Imran Perretta’s The Destructors borrows its title from Graham Greene’s short story about a gang of boys who set out to demolish a house that survived the Blitz. Born to Bangladeshi parents, Perretta combines his own experience of growing up during the War on Terror with Greene’s tale of postwar disaffection to explore the trauma inflicted on Muslim bodies by the UK’s counterterrorism laws. In 2003, the UK introduced Prevent. Originally implemented to dissuade vulnerable youths from joining extremist groups, it quickly turned into a top-down surveillance network.
In The Destructors, filmed in an abandoned community center in East London and driven by a percussive score of hand claps and mechanical thuds, three Muslim men sit down to discuss how it feels to live under the hostile gaze of a suspicious society. “I forgive you … I forgive you for the bombs,” repeats one interviewee as he recalls a chilling encounter with a stranger who “forgave” him for a crime he played no part in. Another man angrily refers to the welfare state as the “warfare state,” as he explains how he was forced to care for his dying mother after the NHS withdrew its support.
Perretta films these interviews like interrogations, lingering on the backs of his subjects’ heads and using high-angle vantage points to express the sensation of being both under-protected and overexposed. Presented across two screens, these monologues are disrupted by moments of magical realism. There is dreamlike imagery of the community center filling with black smoke and water. Perretta understands the role that images of violence and urban deprivation have played in dehumanizing Muslims, so he instead uses visual effects to suggest the threat that hangs over these men. By not showing the physical reality of violence, he invites the viewer to consider how external factors, such as the draconian austerity measures implemented by the UK’s coalition government, have resulted in the erosion of public spaces where Muslim men can feel safe.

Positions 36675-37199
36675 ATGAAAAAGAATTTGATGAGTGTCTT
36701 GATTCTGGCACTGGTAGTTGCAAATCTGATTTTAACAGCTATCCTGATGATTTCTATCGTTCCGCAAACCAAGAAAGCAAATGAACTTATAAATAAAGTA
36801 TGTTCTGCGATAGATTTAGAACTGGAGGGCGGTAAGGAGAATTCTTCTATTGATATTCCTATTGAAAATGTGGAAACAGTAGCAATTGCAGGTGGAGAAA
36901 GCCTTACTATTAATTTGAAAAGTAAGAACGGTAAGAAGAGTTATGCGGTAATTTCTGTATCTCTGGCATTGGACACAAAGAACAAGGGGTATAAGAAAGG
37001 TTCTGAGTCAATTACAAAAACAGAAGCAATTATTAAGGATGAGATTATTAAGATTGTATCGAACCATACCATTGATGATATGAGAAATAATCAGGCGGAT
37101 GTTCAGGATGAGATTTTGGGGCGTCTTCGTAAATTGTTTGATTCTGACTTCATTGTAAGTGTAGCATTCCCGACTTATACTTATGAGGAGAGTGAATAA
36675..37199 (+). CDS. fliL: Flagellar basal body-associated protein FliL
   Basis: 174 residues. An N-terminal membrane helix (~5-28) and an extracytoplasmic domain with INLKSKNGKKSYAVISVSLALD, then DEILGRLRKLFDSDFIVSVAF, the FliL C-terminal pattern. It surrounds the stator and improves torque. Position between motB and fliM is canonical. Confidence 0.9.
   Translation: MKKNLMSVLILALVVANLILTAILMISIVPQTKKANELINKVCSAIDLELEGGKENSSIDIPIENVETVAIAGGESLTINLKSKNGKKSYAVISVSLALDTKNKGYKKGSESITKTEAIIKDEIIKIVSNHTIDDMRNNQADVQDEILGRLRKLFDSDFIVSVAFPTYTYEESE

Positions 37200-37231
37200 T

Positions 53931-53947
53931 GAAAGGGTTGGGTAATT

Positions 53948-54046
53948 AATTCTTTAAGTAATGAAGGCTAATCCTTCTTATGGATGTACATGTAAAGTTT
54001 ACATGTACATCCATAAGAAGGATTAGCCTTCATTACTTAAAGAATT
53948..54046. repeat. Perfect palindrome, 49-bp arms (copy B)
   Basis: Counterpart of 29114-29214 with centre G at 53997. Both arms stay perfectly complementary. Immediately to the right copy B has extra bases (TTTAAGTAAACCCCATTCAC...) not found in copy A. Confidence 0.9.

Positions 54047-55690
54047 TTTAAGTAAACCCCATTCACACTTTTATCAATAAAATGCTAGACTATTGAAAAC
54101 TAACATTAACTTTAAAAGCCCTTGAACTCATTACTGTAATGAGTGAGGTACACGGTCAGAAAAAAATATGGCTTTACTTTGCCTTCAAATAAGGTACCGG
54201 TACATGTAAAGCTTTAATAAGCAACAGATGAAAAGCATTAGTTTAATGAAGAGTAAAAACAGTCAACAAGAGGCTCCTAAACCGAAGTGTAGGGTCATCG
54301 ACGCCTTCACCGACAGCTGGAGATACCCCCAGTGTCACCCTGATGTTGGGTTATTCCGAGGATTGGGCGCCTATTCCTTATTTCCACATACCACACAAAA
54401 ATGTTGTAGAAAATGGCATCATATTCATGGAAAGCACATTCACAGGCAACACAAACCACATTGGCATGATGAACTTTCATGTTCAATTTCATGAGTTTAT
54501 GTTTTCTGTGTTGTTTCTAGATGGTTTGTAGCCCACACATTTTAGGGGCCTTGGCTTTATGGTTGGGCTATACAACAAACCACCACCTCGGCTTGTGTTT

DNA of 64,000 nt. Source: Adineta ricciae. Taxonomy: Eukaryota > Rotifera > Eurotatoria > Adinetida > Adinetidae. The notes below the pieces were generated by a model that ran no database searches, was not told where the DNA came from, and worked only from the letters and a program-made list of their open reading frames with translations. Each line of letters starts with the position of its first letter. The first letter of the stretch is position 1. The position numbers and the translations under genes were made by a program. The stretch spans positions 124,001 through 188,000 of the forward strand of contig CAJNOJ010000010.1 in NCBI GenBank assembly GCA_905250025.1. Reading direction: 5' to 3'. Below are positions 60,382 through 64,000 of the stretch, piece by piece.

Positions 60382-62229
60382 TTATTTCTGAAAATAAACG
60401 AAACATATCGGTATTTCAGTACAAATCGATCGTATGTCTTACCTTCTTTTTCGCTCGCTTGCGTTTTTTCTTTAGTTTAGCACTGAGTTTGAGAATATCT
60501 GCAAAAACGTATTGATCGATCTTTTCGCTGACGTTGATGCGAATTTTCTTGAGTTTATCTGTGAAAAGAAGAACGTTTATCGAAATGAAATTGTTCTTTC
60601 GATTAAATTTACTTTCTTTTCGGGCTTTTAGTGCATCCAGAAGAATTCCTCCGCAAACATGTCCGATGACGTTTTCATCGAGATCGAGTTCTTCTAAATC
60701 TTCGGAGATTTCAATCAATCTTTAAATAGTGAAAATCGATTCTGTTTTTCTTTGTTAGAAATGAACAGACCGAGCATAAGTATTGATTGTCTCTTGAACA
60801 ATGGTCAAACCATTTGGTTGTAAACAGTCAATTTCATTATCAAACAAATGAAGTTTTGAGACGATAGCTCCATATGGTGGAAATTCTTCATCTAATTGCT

Communicating how it feels to inhabit a body that has been involuntarily politicized, The Destructors is a sympathetic study of people growing up in an unsympathetic world. But unlike the nihilism that underscores Greene’s story, Perretta’s focus on community and collective experiences suggests that hope can still be salvaged through the sharing of stories.
The Destructors is on view at Chisenhale Gallery (64 Chisenhale Road, London) through March 15.
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